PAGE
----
How To Help Heal The Growing Acne Market: Pt 1
Acne is one of the most prevalent skin issues in the U.S., and it’s on the rise. Today, there are nearly 60 million Americans with active acne and 20 million are at risk of developing scar tissue as a result. According to research conducted in 2016, 85% of individuals surveyed battled acne at some point in their lives.
There is a tremendous need –– and it only continues to grow –– to help clients treat acne and bring skin back to optimal health. Beyond the skin, acne is also linked to reduced self esteem, depression and anxiety –– another motivating factor to help clients achieve healthy, smooth skin.
In this two part series, we’ll explore the growing acne market, triggers behind acne, and ways to help support clients in the treatment of acne.
Correcting a growing issue
Acne has seemingly always been prevalent among teenagers. Most come to expect it as they enter puberty, however acne is now spreading on both sides of the spectrum. According to a recent study, it is impacting individuals at increasingly younger ages ––many under 13 –– and to approximately 20 percent more young people than in years past.
Of course, many of us know it’s not just teens and pre-teens who battle acne. Over the past 10 years, the average age of an acne sufferer has increased from approximately 20 years old to 26 years old. And approximately 25% of adult men and 50% of adult women still experience acne.
Naturally, as the need has increased, so too has the market growth. Today, Americans spend millions annually on acne treatment and the acne market is expected to grow 4.6% each year.
What has led to the acne surge?
While there are many theories as to the exact cause of acne, we do know there are a number of triggers including, hormonal imbalances, nutrient deficiencies, medications, stress, not cleansing the skin properly, and genetics. It’s a challenge to trace the increase in acne back to one root cause, but it could be an overall rise in stress levels, pollutants in the environment, and various ingredients found in many of our food sources and cosmetics that have been linked to hormone imbalances.
As aesthetic professionals, it’s part of our job to properly diagnosis the root cause before we can outline the best course of treatment. With that in mind, let’s take a closer look at some of the common acne triggers:
Hormones – oil production is regulated heavily by hormones, specifically testosterone, which stimulates the development of sebaceous follicles and attached oil glands. This explains why acne is most common during puberty, pregnancy, menstrual cycles and menopause. Because of this, women are five times more prone to acne later in life than men.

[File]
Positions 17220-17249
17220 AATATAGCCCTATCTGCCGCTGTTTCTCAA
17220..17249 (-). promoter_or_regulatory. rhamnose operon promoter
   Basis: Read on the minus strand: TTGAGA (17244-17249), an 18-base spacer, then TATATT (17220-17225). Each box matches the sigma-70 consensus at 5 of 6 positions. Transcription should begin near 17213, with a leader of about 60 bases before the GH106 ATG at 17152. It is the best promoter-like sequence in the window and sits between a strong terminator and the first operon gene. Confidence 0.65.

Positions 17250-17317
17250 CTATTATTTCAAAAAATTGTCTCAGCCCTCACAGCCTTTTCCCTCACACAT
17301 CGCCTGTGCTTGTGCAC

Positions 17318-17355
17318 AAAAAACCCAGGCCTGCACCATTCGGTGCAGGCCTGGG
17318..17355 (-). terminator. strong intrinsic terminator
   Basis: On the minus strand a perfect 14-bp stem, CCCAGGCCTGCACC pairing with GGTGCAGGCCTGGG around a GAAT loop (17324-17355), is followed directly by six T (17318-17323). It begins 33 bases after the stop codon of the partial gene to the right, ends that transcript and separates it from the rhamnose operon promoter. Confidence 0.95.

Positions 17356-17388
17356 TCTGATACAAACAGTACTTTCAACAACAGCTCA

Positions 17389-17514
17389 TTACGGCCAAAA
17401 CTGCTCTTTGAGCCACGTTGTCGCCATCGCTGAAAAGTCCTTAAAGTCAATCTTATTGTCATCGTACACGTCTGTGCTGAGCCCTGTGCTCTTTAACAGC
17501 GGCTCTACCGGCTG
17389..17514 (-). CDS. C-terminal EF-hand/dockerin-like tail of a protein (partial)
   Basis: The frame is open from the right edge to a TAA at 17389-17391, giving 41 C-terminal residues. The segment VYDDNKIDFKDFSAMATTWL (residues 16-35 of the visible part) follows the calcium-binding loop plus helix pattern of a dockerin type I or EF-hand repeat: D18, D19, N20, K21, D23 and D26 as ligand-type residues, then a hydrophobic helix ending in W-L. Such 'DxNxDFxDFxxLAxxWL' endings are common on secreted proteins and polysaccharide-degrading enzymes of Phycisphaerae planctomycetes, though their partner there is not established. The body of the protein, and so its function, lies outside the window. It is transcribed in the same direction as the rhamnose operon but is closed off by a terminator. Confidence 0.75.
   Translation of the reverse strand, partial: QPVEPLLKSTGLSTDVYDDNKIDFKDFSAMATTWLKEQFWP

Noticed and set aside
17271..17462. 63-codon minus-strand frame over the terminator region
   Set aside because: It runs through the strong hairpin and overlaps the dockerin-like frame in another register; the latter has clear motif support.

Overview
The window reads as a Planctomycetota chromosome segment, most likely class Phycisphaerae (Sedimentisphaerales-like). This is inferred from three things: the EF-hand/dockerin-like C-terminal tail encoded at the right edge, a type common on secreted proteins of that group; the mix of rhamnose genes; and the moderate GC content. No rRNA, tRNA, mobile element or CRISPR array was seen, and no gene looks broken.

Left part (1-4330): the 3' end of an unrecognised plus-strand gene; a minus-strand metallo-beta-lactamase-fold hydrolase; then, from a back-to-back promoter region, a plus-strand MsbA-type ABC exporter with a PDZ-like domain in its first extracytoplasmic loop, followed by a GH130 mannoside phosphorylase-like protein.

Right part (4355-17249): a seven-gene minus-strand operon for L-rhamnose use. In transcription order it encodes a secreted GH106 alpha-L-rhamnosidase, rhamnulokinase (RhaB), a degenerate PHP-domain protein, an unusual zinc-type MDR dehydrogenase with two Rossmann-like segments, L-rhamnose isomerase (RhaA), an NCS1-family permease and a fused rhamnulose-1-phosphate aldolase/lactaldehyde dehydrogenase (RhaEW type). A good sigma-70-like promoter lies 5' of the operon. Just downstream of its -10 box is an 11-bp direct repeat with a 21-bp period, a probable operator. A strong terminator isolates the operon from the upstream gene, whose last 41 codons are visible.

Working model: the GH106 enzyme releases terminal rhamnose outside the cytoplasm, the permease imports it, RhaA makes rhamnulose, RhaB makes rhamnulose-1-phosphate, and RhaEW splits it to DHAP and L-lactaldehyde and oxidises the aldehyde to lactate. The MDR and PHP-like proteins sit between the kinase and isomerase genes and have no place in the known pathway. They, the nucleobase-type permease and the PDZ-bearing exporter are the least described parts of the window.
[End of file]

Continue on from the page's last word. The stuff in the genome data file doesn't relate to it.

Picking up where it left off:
Stress – stress is one of the top triggers of acne as it stimulates the adrenal glands to produce more cortisol, which can cause excess sebum and inflammation. Acne flare-ups can occur within 14 days to a month after the stress response.
Medication – the hormones (adrenals) may be affected by some medications and drug use and can spur on blemishes.
Nutrition and diet – alcohol, caffeine and foods with iodides (salt, processed and fast foods, MSG, dairy in excess) can trigger existing acne. When foods high in starch or sugar are consumed, it can spike insulin, and some research suggests that this can also instigate sebum production. It’s worth talking to clients about eating an organic diet when possible to eliminate the possibility of foods that may contain hormones, preservatives or pesticides, as these can all have adverse effects on the skin.
Improper cleansing– when oil builds up on the skin, bacteria will form, which creates blemishes. Sleeping in make-up along with exposure to debris from the day sets up a perfect opportunity for more bacteria. Teaching your clients to cleanse properly and regularly will often eliminate their acne issues.
Skin irritants – detergents, fabric softeners, certain shampoos and conditioners, and fragrances or dyes can irritate existing acne conditions.
Picking – improper squeezing, picking and inept extractions may rupture the follicle wall causing bacteria to spread. It may also lead to deeper impaction and scarring. Educate clients about icing as a way to reduce inflammation as soon as they feel the pressure of a lesion. In the treatment room and at home, icing can be very valuable.
Over stripping the skin – overuse of certain drying skin care products may cause the skin to over-produce sebum. This is because the skin needs a healthy level of oils, however when it is stripped of all oils, the responder will start to produce more, which can then get trapped and cause more bacteria.
Genetics – some may be predisposed to acne based on certain genes that are passed along, but it’s believed it is polygenic, or a grouping of genes as opposed to one singular gene.
As you can see there are numerous triggers behind acne, so the most important thing is to get a dialogue going with your clients. The goal is to try to get to the root cause by understanding their skin histology, as well as their lifestyle. With this insight, you’ll be better able to map out the best course of treatment.
In the next post, we’ll look at the types of acne and best ways to treat them. Hint: effective treatment can be boiled down to three key steps.
Question: Have you experienced an increase in acne cases among your clients?